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Volume 1415

The Real Primeval Mars
Den Valdron
Part of the Exploring Barsoom Series


In the beginning, we can imagine a Mars somewhat like early Earth.  A world with a thick reducing atmosphere, an active surface, high temperatures produced by greenhouse effects, and perhaps free water.   Martian water during this phase would have tended to collect at the poles, and there may have been small polar caps during this period.    Mars seems to have possessed a hot rotating core during this period, and a planetary magnetic field.

The planet was probably cooling during this time.  The crust had formed, and seemed to be stable.  There was nothing like terrestrial plate tectonics at work, which suggests either that the planet had cooled to the point where it simply wasn’t going to happen, or that the crust, like Venus’ was particularly thick.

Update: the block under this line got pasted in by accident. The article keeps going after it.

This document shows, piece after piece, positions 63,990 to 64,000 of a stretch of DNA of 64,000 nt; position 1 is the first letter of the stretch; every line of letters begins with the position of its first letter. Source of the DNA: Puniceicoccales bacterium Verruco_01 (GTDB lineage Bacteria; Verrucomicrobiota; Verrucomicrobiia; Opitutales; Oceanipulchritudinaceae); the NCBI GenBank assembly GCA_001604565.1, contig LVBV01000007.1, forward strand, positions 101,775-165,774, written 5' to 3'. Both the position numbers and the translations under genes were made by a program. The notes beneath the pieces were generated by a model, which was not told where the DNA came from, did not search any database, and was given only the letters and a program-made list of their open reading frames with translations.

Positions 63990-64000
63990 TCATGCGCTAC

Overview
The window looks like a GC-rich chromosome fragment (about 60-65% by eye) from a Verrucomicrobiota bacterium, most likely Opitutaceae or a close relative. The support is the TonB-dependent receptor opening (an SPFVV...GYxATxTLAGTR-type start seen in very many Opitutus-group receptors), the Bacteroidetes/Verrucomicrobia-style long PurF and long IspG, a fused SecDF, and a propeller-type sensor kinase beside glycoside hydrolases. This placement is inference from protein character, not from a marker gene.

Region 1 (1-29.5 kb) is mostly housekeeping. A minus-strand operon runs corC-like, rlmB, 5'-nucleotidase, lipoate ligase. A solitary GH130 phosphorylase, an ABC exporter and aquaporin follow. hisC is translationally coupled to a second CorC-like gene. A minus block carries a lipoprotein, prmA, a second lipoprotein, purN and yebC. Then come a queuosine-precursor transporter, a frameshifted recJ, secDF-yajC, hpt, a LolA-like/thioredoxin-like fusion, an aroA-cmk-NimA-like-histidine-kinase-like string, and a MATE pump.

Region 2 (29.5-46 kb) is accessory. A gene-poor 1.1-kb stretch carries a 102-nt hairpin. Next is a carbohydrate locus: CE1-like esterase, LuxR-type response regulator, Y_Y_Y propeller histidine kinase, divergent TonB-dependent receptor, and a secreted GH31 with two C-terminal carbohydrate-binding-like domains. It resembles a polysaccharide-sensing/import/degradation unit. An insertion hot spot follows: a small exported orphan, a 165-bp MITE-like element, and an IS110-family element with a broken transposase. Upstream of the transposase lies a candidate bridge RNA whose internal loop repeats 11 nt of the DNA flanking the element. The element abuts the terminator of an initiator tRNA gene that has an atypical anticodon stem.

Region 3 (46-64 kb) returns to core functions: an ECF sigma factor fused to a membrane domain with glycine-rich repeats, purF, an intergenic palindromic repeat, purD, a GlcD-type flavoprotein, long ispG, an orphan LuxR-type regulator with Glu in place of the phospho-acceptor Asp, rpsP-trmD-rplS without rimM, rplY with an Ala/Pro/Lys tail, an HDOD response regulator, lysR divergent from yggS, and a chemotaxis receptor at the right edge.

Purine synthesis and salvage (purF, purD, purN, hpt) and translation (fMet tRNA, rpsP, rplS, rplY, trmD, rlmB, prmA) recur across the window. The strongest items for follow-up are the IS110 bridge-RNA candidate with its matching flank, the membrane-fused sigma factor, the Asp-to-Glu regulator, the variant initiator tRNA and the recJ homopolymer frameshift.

Did life develop during this early period?   Were conditions for life even possible?   We probably may never know, except by going there.   But one thing was for sure.

Things were about to get a lot more interesting.

Mars history appears to have been shaped by two immense asteroid impacts perhaps three to four billion years ago, during the early formation of the planet.

The Argyre Impact

Argyre BasinMars landscape just beyond the Argyre rim

The first of these was probably Argyre, located in the southern Hemisphere.   To give you an idea of just how huge an impact Argyre was, its worth noting that we’ve never found anything comparable to this on any of the inner planets.